1985: Actress Rooney Mara, best known for movies such as "The Social Network," "The Girl with the Dragon Tattoo" and "Side Effects," is born in Bedford, N.Y.
1975: After five years of fighting, the Cambodian Civil War ends as Pol Pot's Khmer Rouge captures the capital Phnom Penh and Cambodian government forces surrender. Here, Saukham Khoy (second from right), president of the Khmer Republic, arrives on board the USS Okinawa after being evacuated from Phnom Penh.
1974: Pop singer Victoria Beckham, better known as "Posh Spice" from pop group Spice Girls, is born Victoria Caroline Adams in Harlow, Essex, England.
1972: Elton John's "Rocket Man" is released as a single. The song became a hit, climbing to No. 2 in the United Kingdom and No. 6 in the United States.
1972: Actress Jennifer Garner, best known for the TV series "Alias," and movies such as "Daredevil," "13 Going on 30," "Juno" and "Valentine's Day," is born in Houston, Texas.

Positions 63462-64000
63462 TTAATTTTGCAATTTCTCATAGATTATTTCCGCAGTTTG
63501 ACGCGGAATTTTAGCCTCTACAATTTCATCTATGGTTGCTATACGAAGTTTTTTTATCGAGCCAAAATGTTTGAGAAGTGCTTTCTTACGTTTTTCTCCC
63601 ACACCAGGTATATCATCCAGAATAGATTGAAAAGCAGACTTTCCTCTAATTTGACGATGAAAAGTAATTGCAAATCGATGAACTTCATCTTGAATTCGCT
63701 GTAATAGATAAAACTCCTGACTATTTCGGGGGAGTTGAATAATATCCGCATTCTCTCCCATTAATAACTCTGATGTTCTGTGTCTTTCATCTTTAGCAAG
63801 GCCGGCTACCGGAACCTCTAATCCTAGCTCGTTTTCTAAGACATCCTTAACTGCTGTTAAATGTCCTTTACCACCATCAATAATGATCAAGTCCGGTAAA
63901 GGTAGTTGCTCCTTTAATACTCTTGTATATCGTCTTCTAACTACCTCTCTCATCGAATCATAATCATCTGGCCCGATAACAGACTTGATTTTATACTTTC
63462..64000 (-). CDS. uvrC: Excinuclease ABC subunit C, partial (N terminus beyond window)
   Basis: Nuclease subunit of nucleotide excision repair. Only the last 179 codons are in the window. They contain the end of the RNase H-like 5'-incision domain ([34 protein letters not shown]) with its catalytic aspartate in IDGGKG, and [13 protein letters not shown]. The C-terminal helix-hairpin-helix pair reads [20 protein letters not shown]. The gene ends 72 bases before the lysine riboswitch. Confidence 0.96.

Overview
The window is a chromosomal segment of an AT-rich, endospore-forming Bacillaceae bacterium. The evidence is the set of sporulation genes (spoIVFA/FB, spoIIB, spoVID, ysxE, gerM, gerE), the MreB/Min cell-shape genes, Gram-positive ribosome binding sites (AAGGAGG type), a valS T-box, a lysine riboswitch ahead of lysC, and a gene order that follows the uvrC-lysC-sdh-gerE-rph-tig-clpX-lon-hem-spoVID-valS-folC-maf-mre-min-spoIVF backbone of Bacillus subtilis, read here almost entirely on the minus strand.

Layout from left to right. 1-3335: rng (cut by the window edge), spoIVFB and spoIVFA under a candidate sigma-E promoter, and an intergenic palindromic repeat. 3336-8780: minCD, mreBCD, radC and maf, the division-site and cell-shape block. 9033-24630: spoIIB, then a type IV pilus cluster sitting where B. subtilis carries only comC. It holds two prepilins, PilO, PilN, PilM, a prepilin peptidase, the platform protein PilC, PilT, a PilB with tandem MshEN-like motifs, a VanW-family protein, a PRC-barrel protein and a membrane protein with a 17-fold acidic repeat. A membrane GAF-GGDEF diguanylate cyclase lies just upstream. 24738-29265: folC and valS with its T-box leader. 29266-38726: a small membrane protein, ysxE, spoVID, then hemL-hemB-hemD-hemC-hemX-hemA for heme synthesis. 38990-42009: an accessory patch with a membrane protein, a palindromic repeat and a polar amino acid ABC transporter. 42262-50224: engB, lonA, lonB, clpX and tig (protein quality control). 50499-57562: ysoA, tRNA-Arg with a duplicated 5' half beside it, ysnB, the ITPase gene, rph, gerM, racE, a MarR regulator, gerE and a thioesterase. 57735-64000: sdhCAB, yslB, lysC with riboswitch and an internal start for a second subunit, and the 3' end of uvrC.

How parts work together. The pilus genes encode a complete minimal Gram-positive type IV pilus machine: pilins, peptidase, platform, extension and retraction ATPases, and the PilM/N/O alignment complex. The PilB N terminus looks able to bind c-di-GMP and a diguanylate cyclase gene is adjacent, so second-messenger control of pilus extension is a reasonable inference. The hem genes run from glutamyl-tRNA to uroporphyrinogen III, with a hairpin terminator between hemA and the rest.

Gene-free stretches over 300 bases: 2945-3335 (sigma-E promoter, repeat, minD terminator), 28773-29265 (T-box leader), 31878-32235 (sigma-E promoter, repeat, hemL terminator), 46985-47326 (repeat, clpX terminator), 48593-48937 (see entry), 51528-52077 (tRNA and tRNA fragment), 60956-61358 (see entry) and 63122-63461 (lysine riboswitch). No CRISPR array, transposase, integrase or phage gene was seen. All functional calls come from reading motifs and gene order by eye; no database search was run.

1970: The ill-fated Apollo 13 spacecraft returns to Earth safely. The mission's lunar landing was aborted two days after its April 11 launch when an oxygen tank exploded, crippling the service module. Astronauts (from left to right) Jim Lovell, Fred Haise and Jack Swigert fought hardships caused by limited power, loss of cabin heat, shortage of water and the need to jury-rig the carbon dioxide removal system to return successfully.
1970: Paul McCartney's first solo album, "McCartney," is released in the United Kingdom. Three days later it would be released in the United States.